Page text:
Hans W. Gatzke

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Hans Wilhelm Gatzke (1915–1987) was a historian of German foreign policy since World War I. Born in Dülken, Germany,[1] he attended the University of Bonn and the University of Munich, finally graduating from Williams College in 1938.[2] After serving in the United States Army during World War II as a second lieutenant, he received his M.A. (1939) and PhD. (1947) from Harvard University.[3] He taught at Johns Hopkins University from 1947 to 1964, during which time he was awarded a Guggenheim Fellowship in 1956.[4] He joined the department of history at Yale University in 1965 and remained there until his retirement in 1986. Gatzke anonymously funded a prize, awarded biennially by the American Historical Association, in honor of Paul M. Birdsall (who was Dean of Students at Williams when Gatzke arrived there in the late 1930s) for the best work in the field of European military or strategic history since 1870. His involvement was revealed upon his death in 1987.[5] He is remembered by a named professorship in his honor (the Hans W. Gatzke '38 Professor of Modern European History) at Williams College.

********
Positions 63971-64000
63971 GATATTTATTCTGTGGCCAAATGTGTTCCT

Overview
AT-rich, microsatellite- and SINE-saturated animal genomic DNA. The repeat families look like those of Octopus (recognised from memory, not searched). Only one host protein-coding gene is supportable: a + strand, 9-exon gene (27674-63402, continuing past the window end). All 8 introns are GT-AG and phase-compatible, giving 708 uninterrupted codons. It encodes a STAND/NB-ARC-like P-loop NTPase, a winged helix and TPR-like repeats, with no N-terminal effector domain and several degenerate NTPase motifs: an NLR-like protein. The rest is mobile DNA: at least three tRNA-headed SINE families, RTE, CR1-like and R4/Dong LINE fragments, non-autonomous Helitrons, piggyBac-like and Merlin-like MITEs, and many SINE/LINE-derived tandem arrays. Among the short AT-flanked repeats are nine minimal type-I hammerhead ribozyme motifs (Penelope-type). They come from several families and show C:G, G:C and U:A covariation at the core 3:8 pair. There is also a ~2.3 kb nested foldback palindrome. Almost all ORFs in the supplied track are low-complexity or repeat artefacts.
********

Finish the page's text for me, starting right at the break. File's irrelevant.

• Carl von Clausewitz, Principles of War, translated and edited, with an introduction by Hans W. Gatzke (Harrisburg, PA: Military Service Publishing Company, 1942; reprint, Mineola, NY: Dover Publications, 2003. (Also available at http://www.clausewitz.com/readings/Principles/)
  • Germany's Drive to the West (Drang nach Westen): A Study of Germany's Western War Aims During the First World War (Baltimore: Johns Hopkins University Press, 1950).
  • Stresemann and the Rearmament of Germany (Baltimore: Johns Hopkins University Press, 1954).
  • The Present in Perspective: A Look at the World Since 1945 (Chicago: Rand McNally, 1957) (reprinted in 1961 and 1965).
  • Gatzke, ed., European Diplomacy Between Two Wars, 1919-1939 (Chicago: Quadrangle Books, 1972).
  • Germany and the United States, a 'Special Relationship?' (Harvard University Press, 1980).


  1. ^ Hans W. Gatzke, ed. European Diplomacy Between Two Wars, 1919-1939 (Chicago: Quadrangle Books, 1972), p. 279.
  2. ^ "Hans Gatzke, 71, Dies: Taught History at Yale," New York Times 17 October 1987.
  3. ^ Gatzke, p. 279.
  4. ^ http://www.gf.org/fellows/results?query=gatzke&lower_bound=1956&upper_bound=1956&competition=ALL&fellowship_category=ALL&x=8&y=13
  5. ^ Birdsall Prize Page from American Historical Association, http://www.historians.org/prizes/AWARDED/BirdsallWinner.htm